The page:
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Tutorial: EPU AFIS Beam Shift Import
A tutorial covering how to split exposures into groups based on beam shift values, for data collected in EPU's AFIS mode.
Thermo Fisher’s EPU data collection software is a commonly used data acquisition software for single particle analysis. Typically, SPA data has been collected via manually moving the stage around, placing different regions within the hole at the optical center of the microscope. This is done in order to avoid the strong aberrations that result from off-axis use of the objective lens. However, collecting data in this manner induces delays from moving the stage and waiting for the stage to settle. Thus, advances such as EPU’s Aberration-Free Image Shift (AFIS) collection mode have allowed for targeting multiple holes without stage movement in-between each hole. Importantly, AFIS and associated microscope calibration service allow for targeting holes that don’t lie at the optical center of the microscope without inducing severe artefacts, and this significantly speeds up data collection.
For many datasets collected via AFIS mode, it is still worthwhile to estimate residual higher-order aberrations such as coma via the Global CTF Refinement job: if there are any residual aberrations, correcting them may lead to improved structures. However, doing so requires grouping movies into subsets (Exposure Groups) based on similar optical conditions, which includes the amount of applied beam shift. Since refinement of higher-order CTF aberrations is done separately for each exposure group, the assignment of movies into exposure groups can have significant impacts on the aberration values, which will impact the resolution achieved by subsequent refinements. In CryoSPARC v4.4+, we have integrated the import of beam shift values from EPU sessions collected in AFIS (Aberration-free Image Shift) mode to allow for Exposure Group assignments based on applied beam shift. The following tutorial covers:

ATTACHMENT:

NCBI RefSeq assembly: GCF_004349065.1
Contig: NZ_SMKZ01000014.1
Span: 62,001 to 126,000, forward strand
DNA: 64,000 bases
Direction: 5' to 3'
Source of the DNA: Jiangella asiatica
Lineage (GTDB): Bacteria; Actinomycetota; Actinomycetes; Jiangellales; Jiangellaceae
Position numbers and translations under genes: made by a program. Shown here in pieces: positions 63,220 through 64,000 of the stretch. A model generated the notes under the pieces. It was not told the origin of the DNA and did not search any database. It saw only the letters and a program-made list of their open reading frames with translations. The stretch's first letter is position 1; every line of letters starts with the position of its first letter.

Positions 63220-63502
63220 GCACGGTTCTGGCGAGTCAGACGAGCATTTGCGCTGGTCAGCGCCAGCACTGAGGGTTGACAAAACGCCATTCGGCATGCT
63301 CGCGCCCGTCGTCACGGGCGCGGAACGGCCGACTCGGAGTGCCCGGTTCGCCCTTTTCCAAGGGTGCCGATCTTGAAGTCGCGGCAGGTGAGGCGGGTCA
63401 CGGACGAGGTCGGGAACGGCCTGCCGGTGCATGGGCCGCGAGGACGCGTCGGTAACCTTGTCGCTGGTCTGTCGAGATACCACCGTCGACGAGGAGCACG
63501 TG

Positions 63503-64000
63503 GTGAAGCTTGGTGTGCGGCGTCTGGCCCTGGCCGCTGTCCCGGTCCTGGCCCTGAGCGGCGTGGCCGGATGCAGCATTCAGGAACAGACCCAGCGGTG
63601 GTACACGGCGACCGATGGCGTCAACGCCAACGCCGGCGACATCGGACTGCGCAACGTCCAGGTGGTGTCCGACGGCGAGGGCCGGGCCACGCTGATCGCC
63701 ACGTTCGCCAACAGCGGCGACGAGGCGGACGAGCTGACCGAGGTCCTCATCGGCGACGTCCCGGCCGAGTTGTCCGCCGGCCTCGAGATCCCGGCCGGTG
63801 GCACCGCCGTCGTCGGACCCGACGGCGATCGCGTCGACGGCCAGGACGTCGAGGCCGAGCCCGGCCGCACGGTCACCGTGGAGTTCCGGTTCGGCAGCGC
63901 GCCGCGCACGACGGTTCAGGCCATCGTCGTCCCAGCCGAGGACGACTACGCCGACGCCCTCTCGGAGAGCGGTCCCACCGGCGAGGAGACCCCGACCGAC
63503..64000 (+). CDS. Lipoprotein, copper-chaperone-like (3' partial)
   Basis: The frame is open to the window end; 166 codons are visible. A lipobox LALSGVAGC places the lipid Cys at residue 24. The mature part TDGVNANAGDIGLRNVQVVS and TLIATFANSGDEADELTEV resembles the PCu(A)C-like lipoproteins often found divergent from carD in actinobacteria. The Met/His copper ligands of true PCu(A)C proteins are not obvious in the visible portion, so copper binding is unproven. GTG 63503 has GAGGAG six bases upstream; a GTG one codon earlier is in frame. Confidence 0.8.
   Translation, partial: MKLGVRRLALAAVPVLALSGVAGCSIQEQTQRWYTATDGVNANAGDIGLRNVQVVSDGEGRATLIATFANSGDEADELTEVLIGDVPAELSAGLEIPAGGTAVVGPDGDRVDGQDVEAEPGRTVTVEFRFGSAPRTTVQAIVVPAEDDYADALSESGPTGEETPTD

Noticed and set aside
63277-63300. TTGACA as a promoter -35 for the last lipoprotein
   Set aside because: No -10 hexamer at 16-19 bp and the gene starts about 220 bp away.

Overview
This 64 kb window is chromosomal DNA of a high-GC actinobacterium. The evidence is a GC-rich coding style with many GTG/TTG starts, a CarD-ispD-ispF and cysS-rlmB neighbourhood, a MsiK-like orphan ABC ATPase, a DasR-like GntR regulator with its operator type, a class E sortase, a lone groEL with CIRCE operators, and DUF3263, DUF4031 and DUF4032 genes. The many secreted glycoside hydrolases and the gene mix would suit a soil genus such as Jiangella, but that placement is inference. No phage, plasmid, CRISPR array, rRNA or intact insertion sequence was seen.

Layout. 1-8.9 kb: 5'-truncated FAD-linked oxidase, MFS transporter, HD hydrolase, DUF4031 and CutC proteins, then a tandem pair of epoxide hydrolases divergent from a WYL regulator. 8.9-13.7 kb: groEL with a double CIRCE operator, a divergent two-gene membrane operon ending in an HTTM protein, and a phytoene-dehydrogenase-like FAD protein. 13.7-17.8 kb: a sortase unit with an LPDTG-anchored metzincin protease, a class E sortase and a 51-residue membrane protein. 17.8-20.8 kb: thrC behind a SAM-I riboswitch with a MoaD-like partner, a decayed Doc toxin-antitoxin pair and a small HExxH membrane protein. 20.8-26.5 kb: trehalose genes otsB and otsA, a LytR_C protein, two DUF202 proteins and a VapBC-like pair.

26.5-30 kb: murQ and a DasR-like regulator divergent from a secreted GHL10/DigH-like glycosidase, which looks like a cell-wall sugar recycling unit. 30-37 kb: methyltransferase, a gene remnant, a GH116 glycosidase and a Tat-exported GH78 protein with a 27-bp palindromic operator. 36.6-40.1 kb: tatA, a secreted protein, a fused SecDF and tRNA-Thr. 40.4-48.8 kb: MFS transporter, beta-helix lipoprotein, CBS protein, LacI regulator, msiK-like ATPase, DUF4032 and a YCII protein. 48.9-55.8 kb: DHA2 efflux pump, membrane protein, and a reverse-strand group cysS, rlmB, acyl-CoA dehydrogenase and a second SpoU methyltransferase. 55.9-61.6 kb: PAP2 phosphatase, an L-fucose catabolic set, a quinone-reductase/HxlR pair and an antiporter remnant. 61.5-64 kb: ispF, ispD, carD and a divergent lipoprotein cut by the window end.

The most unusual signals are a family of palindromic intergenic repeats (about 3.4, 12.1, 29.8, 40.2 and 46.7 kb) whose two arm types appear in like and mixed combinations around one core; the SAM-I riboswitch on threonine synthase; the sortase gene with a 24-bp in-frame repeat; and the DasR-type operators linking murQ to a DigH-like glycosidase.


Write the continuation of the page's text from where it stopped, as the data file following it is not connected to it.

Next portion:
- how to import movies/micrographs with beam shift values
- how to assign movies/micrographs into exposure groups based on beam shift
- merging beam shift values into pre-v4.4 movie/micrograph datasets, without re-processing from scratch
- continuing processing data from live
This use case covers the situation where dataset processing starting in CryoSPARC from scratch, i.e., all processing steps post-motion correction (including particle picking) have not been done yet. For existing CryoSPARC exposure datasets, datasets processed in CryoSPARC Live, or datasets with existing particles, please refer to the subsequent use case #2.